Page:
FAA Seeks Record $1.9M Fine Against Drone Company, Claims It Endangered “The Safety Of Our Airspace”

Next Story

Google Denies Motor Trend’s Claim That Android Auto Collects Key Automotive Data

The Federal Aviation Administration (FAA) today announced that it has plans to give drone operator SkyPan, an aerial photography firm, a record $1.9 million fine “for endangering the safety of our airspace.”

According to the FAA, SkyPan illegally operated its drones between 2012 and 2014 and in the process, repeatedly violated not just the FAA’s rules, but also operated within the tightly controlled airspace around New York’s and Chicago’s airports.

The FAA says SkyPan conducted a total of 65 unauthorized flights. The majority of those were in the New York Class B airspace around some of the nation’s busiest airports.

“Flying unmanned aircraft in violation of the Federal Aviation regulations is illegal and can be dangerous,” said FAA Administrator Michael Huerta in a statement today. “We have the safest airspace in the world, and everyone who uses it must understand and observe our comprehensive set of rules and regulations.”

The company now has 30 days to respond to the FAA’s claims. A company spokesperson tells us that SkyPan has not been able to review the case against it yet. “Until we are able to do so, we are unable to comment on it.”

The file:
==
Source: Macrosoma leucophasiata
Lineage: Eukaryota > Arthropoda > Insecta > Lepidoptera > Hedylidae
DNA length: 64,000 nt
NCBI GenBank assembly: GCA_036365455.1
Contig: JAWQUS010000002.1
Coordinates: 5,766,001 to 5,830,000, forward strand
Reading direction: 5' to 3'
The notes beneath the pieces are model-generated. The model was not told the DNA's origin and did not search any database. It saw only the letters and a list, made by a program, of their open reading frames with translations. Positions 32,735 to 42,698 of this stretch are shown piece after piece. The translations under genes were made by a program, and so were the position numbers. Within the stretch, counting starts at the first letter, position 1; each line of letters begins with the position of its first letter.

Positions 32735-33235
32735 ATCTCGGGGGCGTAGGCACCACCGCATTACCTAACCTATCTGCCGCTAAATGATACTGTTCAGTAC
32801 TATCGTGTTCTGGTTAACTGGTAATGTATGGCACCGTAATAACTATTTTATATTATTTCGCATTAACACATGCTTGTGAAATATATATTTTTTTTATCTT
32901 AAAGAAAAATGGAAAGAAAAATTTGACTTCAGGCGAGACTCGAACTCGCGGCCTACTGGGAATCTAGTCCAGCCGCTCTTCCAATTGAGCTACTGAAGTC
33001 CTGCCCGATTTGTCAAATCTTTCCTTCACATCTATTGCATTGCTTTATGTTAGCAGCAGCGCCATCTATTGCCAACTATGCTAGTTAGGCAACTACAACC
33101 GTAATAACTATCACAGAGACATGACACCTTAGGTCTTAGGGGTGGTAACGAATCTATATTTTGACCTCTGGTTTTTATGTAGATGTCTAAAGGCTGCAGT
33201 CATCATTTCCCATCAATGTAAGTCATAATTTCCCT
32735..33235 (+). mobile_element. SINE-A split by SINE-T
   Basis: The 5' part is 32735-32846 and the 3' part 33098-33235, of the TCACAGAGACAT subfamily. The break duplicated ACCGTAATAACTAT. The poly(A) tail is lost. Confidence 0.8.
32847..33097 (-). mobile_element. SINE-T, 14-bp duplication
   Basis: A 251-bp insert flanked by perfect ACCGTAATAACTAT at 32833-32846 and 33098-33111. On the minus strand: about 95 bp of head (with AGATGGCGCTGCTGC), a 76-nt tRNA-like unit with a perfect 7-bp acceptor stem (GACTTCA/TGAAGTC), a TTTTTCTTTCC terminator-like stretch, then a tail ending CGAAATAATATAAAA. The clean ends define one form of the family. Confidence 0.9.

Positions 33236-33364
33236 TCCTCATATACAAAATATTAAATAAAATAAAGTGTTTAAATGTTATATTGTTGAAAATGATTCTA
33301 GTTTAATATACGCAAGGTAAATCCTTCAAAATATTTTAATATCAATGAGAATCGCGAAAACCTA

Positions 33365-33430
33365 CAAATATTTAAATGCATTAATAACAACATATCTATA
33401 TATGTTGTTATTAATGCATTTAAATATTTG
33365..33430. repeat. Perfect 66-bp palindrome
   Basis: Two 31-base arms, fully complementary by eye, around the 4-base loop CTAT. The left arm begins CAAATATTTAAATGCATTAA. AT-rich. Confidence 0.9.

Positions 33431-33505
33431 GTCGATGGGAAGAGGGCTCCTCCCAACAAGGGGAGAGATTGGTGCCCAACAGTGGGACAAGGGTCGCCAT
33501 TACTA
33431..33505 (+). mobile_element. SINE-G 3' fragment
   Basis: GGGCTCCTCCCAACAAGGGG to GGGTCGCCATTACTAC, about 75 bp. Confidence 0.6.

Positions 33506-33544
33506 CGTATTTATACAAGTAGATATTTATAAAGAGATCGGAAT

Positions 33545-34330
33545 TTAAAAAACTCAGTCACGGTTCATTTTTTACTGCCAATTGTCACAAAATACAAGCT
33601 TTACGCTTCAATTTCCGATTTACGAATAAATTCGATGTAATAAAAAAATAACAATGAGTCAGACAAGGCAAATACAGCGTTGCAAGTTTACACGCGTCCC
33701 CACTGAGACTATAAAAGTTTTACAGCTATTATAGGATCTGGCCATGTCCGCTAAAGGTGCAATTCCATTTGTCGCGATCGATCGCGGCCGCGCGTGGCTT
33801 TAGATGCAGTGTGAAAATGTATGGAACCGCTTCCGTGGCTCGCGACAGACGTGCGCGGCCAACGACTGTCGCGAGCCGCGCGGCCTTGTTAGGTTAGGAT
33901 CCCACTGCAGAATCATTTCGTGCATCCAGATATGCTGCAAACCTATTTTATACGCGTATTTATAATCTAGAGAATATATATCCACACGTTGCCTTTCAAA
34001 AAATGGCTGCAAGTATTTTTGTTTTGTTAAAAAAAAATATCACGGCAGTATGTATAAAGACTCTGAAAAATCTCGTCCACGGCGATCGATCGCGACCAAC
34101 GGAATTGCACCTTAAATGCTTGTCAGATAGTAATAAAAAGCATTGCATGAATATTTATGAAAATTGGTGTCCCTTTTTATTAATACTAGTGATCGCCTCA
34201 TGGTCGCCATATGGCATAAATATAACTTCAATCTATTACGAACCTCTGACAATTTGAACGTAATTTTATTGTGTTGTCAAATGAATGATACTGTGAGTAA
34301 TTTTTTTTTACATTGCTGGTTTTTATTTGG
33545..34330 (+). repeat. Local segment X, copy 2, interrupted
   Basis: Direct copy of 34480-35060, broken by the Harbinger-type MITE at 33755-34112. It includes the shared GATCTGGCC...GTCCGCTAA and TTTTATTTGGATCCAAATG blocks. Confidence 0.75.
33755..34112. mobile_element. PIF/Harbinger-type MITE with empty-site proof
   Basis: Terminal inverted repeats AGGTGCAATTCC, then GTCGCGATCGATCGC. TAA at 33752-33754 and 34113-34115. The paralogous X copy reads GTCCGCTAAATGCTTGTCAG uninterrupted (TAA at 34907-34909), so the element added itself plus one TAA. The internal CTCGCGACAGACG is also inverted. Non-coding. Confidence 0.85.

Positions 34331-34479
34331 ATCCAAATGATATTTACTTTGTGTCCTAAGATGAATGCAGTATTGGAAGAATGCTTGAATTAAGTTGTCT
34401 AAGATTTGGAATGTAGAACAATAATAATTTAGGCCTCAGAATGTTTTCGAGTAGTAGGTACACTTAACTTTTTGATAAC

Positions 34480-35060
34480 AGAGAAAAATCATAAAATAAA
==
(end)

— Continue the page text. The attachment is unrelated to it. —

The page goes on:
Update: SkyPan has provided us with a new statement: “SkyPan has been conducting aerial photography above private property in urban areas for 27 years in full compliance with published FAA regulations. SkyPan is fully insured and proud of its impeccable record of protecting the public’s safety, security and privacy. Images produced by SkyPan have been used to sell or lease commercial and residential real estate throughout North America. You can see our work by visiting www.skypanintl.com

While the FAA had previously fined (or at least tried to fine) other companies for operating what it considers illegal drone flights (after it won a legal fight that gave it the authority to do so), this is the administration’s largest fine yet.

SkyPan mostly operated its flight while the FAA was still working on clarifying its exemption process. By now, the administration has given waivers to almost 1,750 drone operators and it’s adding more every week. SkyPan itself now holds one of the so-called “333” exemptions for flying a remote-controlled Align Trex helicopter.

It’ll still be a while before the FAA will finalize its rules for operating drones in U.S. airspace. Indeed, the FAA missed its congressionally mandated deadline for establishing these rules a few days ago, but at least it has already released a set of proposed regulations that are, for the most part, pretty reasonable.